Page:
With the recent death of Osama Bin Laden, in Abbottabad, Pakistan, a place I have been I feel encouraged to say something. Something.
Now, to be totally honest, I might not have been to Abbottabad. I did take the Karakorum Highway from Islamabad to Skardu, and fromm what I gather there is generally only one road to take, but there are multiple roads in the area and I can not be 100% sure that I was there. However, I am pretty sure that I was. We left Islamabad just after 6 AM and 1-2 hours later we arrived at a large city, which I believe is Abbottabad. We were stuck in the morning traffic and I did take some video. After 20 minutes of bumper to bumper traffic someone asked how many people lived there and the response was one million. It is amazing how cities of one million people are just specks on the map that we have never heard of while towns like Boulder, Colorado of 100,000 people are incredibly famous.
That was about it for my experience there. We were stuck in traffic for what seemed like more than half an hour. But all things considered it was not riddled with checkpoints as the road near Chilas seemed to be. It seemed almost like a suburb of Islamabad. Like Worcester is to Boston or Palo Alto is to San Francisco or Boulder is to Denver.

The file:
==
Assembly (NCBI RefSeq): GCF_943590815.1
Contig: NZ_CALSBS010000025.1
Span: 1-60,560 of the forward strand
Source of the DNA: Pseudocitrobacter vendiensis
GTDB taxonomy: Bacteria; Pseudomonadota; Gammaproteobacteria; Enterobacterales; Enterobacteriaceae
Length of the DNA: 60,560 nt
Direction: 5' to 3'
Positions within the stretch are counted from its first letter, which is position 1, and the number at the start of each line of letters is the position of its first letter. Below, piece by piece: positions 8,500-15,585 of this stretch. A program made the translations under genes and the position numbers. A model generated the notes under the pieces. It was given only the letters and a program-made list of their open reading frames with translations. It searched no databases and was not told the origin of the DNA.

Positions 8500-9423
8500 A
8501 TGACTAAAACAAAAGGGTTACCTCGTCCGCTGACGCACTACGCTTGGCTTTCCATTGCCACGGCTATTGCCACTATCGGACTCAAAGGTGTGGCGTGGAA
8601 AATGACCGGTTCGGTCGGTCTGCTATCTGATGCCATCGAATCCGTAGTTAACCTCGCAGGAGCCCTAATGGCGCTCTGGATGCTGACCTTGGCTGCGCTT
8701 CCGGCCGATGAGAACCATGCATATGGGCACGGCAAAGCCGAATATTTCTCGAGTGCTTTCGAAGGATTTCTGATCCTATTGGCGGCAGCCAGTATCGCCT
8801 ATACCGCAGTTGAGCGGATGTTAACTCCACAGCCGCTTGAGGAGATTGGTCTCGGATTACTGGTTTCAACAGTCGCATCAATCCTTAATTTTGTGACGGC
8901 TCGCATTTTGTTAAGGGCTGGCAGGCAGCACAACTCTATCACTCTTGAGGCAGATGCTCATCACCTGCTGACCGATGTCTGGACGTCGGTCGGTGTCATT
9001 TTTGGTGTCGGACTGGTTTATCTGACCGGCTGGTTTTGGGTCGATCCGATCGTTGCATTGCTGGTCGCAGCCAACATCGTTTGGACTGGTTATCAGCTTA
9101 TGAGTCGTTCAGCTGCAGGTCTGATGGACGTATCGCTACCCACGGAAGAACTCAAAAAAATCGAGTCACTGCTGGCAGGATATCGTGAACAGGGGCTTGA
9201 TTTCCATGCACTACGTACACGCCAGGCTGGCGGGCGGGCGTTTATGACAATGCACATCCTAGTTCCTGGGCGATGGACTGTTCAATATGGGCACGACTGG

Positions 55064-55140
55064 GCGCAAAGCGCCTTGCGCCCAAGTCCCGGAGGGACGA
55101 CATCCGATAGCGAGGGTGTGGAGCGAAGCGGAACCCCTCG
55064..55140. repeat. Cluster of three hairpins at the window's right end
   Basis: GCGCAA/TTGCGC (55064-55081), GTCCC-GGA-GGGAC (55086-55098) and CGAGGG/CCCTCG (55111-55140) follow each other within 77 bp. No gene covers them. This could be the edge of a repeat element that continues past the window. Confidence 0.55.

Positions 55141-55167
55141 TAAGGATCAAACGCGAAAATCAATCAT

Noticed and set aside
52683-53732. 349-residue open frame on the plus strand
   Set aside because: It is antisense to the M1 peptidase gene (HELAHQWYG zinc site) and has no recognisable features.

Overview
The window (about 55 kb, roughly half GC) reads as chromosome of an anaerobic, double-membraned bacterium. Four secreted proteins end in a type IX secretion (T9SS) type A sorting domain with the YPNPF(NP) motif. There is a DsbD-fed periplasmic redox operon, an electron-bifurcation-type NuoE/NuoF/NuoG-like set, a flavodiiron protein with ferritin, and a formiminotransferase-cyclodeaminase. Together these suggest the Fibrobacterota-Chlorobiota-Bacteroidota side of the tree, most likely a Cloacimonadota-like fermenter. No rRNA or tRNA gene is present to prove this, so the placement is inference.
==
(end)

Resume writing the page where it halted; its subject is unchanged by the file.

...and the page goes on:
We did not get out of our vans for the first few hours of the trip so I really have no more to say. What I can guess at is that he probably never went out in public in the city. There were so many people when we drove through that someone would be sure to recognize him and say something. When Al Queada started bombing Mosques any doubt that Pakistani Muslims had about choosing a side was put to rest.
As far as the compound that he was staying at, well, most of Pakistan in my experience was made up of “compounds”. Schools, Mosques, hotels, gas stations, the more expensive houses and shopping malls all seemed to be walled in. As far as how did he manage to get through all of the security in the outer regions of Pakistan and get so close to Islamabad? My experience when we were going through the checkpoints was the the foreigners had to sign at every checkpoint but the locals did not have to present their papers or sign anything. I remember more than once waiting at a checkpoint while a truck of locals drove through the checkpoint with merely a wave. In other words, the checkpoints seemed about as easy as sneaking into a high school football game without paying. Plus the checkpoints seemed very spread out and I never noticed any military roaming the hill sides, so you could probably just walk 10 miles around a check point in the middle of the night.
All things considered, more security on the roads in Pakistan than in the United States. Perhaps, I have no point to this post. I mean I'm not contributing to the details of the events of this weekend and I really don't know how I feel about being so close to a place where such a famous villian lived for at least a time. It's a small world I suppose.